(back) Subject: Re: Baaahstun Symphony Hall =C6-S / Cincinnati's vanish ed Hook/Austin From: "Luther Melby" <lmelby@prtel.com> Date: Sun, 2 Jul 2000 11:14:50 -0500   Thanks David, BOY, did you ever write what I was thinking of writing, only better than I could have written it!!! I don't think Virgil got as popular as he d= id because he could play as well as he did, but also for WHAT pieces he played. Some of the music I've heard on organ, even if done very well and showed what the organ and organist can do, just don't cut it. I play my Virgil recordings the most. I just wish he had done some Norwegian tunes, like "I himmelen, i himmelen", and "Den store hvite flok= " etc. :-) Luther in Minnesota   -----Original Message----- From: David Scribner <david@blackiris.com> To: PipeChat <pipechat@pipechat.org> Date: Sunday, July 02, 2000 7:43 AM Subject: Re: Baaahstun Symphony Hall =C6-S / Cincinnati's vanished Hook/A= ustin     >snip< >In order to get the organ back before the public, organists need to >learn to play for the public and not for other organists. I am very >tired of recitals with all sorts of obscure pieces and pieces played >without any feelings or expression because to do it that way is >"politically correct" in the eyes of other organists. Virgil might >not have been "politically correct" in his playing but he could draw >an audience and make them ENJOY what they were hearing. We NEED more >like him today. > >When I was in college many moons ago, we had a organ professor that >derided Virgil, saying that he "prostituted" his art. But that >professor couldn't play his way out of a paper bag. Concerts need to >be FUN!!! Not "academic" as so many of them are. > >All of this gets back to a thread that was started some months ago >and got dropped. If our instrument is to survive we need to give the >public what they enjoy. And if that means to take liberties with >Bach so be it. And if it means that we program transcriptions, then >let us do so. Too many of us are doing a very good job of killing >our own love!! > >David > >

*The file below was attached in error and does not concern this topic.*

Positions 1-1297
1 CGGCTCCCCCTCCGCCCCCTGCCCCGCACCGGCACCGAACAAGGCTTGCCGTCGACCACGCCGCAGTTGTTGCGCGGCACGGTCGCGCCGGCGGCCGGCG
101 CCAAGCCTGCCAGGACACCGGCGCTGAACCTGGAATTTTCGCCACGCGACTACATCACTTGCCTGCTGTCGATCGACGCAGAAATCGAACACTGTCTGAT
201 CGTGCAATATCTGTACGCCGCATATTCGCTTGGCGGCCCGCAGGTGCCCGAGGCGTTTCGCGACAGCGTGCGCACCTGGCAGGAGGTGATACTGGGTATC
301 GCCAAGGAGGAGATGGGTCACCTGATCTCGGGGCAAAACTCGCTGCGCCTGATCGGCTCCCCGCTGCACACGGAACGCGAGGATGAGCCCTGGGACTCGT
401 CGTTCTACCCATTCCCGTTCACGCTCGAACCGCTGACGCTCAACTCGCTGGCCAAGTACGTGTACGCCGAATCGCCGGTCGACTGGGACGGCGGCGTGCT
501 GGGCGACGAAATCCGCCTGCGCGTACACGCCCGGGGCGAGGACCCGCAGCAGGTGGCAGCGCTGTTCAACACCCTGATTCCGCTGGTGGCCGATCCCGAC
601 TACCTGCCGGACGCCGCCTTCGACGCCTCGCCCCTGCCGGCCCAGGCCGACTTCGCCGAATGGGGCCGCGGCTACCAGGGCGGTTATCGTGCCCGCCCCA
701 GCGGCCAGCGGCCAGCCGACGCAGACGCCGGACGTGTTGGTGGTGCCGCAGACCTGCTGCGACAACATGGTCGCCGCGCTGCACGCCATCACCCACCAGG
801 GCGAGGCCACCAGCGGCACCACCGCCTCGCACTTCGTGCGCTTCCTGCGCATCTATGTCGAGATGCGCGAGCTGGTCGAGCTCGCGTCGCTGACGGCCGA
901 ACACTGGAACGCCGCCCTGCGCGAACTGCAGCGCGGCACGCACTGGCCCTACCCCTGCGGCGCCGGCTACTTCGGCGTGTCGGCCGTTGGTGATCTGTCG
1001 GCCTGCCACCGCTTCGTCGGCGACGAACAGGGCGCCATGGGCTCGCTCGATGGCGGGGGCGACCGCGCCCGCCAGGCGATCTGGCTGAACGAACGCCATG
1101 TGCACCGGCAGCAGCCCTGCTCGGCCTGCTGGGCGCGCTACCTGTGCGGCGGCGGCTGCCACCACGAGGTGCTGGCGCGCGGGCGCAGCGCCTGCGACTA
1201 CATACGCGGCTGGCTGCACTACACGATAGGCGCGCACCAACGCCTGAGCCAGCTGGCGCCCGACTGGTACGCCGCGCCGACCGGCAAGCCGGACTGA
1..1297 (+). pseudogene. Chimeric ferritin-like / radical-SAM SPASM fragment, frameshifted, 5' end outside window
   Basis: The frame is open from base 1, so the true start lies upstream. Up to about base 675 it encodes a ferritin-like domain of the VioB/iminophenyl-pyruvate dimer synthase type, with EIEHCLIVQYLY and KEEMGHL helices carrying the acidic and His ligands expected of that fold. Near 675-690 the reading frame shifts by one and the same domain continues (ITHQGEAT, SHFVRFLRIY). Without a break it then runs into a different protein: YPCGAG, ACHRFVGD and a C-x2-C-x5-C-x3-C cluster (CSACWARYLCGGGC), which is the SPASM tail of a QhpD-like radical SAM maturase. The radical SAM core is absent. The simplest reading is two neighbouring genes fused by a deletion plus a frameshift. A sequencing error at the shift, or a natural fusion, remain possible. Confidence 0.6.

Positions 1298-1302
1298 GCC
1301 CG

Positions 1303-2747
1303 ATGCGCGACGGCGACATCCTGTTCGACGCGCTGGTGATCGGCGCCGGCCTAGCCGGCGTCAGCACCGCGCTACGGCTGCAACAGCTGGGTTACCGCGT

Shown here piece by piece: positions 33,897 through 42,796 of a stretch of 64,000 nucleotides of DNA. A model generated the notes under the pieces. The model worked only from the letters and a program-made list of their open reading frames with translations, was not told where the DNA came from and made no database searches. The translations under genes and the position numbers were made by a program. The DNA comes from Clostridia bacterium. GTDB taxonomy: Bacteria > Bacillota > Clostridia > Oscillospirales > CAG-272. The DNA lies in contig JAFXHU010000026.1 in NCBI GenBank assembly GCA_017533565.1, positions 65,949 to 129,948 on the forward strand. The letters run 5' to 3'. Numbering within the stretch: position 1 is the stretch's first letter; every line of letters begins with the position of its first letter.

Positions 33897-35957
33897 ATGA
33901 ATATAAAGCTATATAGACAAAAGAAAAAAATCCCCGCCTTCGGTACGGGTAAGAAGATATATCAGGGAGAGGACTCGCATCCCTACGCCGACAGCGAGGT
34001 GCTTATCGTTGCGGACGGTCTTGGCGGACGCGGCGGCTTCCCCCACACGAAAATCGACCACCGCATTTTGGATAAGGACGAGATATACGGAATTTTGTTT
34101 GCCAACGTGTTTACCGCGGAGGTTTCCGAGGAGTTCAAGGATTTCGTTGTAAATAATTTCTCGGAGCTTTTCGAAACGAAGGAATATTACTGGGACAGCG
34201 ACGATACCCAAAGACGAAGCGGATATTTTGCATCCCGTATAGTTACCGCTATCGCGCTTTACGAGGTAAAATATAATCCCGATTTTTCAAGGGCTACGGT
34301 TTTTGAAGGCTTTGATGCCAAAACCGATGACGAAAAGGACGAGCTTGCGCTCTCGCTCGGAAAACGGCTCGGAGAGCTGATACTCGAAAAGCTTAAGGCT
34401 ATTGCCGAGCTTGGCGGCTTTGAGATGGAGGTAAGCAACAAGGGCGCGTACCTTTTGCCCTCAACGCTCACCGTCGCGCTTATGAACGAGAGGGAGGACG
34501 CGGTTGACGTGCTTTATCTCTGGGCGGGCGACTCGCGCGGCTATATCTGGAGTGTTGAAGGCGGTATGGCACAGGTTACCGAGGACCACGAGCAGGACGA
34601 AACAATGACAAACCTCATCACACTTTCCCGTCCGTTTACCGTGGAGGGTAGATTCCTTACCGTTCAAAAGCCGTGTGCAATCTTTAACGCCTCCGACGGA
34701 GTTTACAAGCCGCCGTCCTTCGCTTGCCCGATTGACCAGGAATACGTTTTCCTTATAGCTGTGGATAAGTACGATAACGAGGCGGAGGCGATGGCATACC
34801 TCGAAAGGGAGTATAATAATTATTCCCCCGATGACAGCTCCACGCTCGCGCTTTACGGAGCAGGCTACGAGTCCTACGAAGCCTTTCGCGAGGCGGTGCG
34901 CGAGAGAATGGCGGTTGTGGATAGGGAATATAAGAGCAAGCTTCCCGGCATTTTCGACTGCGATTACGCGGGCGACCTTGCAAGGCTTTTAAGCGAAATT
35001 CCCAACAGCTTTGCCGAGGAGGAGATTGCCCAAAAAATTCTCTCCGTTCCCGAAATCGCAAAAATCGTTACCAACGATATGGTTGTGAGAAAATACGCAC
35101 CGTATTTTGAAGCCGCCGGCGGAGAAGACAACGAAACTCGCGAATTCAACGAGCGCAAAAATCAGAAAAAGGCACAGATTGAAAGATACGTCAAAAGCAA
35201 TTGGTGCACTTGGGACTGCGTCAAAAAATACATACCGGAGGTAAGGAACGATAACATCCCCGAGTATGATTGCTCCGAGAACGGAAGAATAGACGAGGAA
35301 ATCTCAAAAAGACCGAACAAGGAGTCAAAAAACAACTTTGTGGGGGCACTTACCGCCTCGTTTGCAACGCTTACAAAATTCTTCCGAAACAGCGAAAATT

(back) Subject: Ocean Grove From: "Judy A. Ollikkala" <71431.2534@compuserve.com> Date: Sun, 2 Jul 2000 12:32:46 -0400   Neil, what time is that Sunday Choir festival at Ocean Grove, and could someone please re-post the summer schedule? I meant to copy it down, and erased the message. Thanks, Judy Ollikkala